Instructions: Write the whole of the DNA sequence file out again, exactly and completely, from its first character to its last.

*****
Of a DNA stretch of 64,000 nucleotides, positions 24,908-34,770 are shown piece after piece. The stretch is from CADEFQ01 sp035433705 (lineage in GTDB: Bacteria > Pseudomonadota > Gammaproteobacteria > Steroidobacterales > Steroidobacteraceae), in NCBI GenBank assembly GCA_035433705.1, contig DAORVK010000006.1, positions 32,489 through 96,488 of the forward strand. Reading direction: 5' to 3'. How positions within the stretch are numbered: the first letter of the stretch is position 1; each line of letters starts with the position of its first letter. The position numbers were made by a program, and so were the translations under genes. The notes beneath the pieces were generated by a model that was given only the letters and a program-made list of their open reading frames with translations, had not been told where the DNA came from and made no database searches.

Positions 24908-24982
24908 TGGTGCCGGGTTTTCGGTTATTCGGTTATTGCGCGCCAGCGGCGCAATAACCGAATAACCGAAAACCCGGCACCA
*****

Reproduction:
Of a DNA stretch of 64,000 nucleotides, positions 24,908-34,770 are shown piece after piece. The stretch is from CADEFQ01 sp035433705 (lineage in GTDB: Bacteria > Pseudomonadota > Gammaproteobacteria > Steroidobacterales > Steroidobacteraceae), in NCBI GenBank assembly GCA_035433705.1, contig DAORVK010000006.1, positions 32,489 through 96,488 of the forward strand. Reading direction: 5' to 3'. How positions within the stretch are numbered: the first letter of the stretch is position 1; each line of letters starts with the position of its first letter. The position numbers were made by a program, and so were the translations under genes. The notes beneath the pieces were generated by a model that was given only the letters and a program-made list of their open reading frames with translations, had not been told where the DNA came from and made no database searches.

Positions 24908-24982
24908 TGGTGCCGGGTTTTCGGTTATTCGGTTATTGCGCGCCAGCGGCGCAATAACCGAATAACCGAAAACCCGGCACCA